Amartya Sen in The Guardian:
The British empire in India was in effect established at the Battle of Plassey on 23 June 1757. The battle was swift, beginning at dawn and ending close to sunset. It was a normal monsoon day, with occasional rain in the mango groves at the town of Plassey, which is between Calcutta, where the British were based, and Murshidabad, the capital of the kingdom of Bengal. It was in those mango groves that the British forces faced the Nawab Siraj-ud-Doula’s army and convincingly defeated it.
British rule ended nearly 200 years later with Jawaharlal Nehru’s famous speech on India’s “tryst with destiny” at midnight on 14 August 1947. Two hundred years is a long time. What did the British achieve in India, and what did they fail to accomplish?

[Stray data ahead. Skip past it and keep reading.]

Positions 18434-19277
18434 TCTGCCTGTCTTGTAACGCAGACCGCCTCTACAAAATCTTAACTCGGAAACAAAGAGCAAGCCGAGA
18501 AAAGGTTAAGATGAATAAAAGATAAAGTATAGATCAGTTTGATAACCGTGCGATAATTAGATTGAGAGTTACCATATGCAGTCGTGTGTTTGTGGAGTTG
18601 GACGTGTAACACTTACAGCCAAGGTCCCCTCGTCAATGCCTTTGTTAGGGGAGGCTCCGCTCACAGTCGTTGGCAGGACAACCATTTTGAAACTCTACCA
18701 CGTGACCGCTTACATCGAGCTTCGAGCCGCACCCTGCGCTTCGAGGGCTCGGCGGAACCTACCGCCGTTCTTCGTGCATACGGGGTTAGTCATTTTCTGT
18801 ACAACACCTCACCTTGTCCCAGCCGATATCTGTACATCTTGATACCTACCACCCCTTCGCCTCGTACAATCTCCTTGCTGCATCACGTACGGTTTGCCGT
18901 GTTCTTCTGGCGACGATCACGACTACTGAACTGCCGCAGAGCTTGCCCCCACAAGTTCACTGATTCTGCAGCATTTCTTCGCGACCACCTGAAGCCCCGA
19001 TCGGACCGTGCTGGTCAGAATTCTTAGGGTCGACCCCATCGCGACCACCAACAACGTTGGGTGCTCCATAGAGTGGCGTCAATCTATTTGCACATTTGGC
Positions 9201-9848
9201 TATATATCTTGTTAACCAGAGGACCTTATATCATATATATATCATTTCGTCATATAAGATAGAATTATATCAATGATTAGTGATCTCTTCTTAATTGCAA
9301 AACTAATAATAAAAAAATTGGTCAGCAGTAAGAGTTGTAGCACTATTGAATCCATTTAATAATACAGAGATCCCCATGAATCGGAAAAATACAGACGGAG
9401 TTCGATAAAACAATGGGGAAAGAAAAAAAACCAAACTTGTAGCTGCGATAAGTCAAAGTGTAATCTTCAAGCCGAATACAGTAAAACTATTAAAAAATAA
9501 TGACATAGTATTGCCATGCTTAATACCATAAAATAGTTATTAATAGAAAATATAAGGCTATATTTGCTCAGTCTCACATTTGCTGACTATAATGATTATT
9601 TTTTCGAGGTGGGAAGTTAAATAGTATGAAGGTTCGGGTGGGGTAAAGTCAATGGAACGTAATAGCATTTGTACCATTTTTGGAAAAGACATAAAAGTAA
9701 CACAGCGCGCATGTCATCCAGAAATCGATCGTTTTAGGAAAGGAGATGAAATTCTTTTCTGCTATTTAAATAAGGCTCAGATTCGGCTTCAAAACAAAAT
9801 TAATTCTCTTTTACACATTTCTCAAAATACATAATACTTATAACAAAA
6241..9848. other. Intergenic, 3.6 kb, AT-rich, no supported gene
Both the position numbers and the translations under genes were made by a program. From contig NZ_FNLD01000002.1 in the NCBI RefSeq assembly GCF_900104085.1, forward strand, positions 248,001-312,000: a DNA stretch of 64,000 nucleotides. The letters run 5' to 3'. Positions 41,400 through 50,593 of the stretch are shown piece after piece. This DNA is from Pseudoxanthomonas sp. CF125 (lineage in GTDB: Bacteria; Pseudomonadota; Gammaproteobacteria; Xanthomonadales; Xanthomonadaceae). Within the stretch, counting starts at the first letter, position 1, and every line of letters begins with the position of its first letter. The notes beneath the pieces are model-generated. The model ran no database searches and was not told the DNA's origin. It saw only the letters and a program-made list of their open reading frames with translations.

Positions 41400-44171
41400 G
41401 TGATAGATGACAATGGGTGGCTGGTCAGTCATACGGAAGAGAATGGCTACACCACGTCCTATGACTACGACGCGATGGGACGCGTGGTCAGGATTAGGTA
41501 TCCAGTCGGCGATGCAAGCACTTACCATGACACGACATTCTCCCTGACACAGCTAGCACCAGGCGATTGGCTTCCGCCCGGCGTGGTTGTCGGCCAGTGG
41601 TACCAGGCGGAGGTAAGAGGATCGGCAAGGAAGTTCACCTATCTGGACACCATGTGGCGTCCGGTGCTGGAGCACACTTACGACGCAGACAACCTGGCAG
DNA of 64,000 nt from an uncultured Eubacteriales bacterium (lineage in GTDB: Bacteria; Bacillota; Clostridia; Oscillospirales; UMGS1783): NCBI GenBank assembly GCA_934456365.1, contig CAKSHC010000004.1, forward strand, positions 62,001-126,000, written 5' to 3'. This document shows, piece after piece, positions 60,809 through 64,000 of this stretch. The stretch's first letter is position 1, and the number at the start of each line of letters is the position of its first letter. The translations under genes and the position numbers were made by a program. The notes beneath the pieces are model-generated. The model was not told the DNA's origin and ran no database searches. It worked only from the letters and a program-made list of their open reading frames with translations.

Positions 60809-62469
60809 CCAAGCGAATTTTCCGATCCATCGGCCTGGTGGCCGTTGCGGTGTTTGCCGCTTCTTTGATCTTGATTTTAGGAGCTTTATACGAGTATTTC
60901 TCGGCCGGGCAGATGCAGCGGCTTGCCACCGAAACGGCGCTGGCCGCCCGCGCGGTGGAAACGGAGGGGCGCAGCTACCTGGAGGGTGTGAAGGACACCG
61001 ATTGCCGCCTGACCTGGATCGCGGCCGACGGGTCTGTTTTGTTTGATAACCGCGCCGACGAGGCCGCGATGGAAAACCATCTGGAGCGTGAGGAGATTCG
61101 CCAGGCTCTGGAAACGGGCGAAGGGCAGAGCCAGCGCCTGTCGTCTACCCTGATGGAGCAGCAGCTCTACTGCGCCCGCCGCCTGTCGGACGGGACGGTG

During my days as a student at a progressive school in West Bengal in the 1940s, these questions came into our discussion constantly. They remain important even today, not least because the British empire is often invoked in discussions about successful global governance. It has also been invoked to try to persuade the US to acknowledge its role as the pre-eminent imperial power in the world today: “Should the United States seek to shed – or to shoulder – the imperial load it has inherited?” the historian Niall Ferguson has asked. It is certainly an interesting question, and Ferguson is right to argue that it cannot be answered without an understanding of how the British empire rose and fell – and what it managed to do.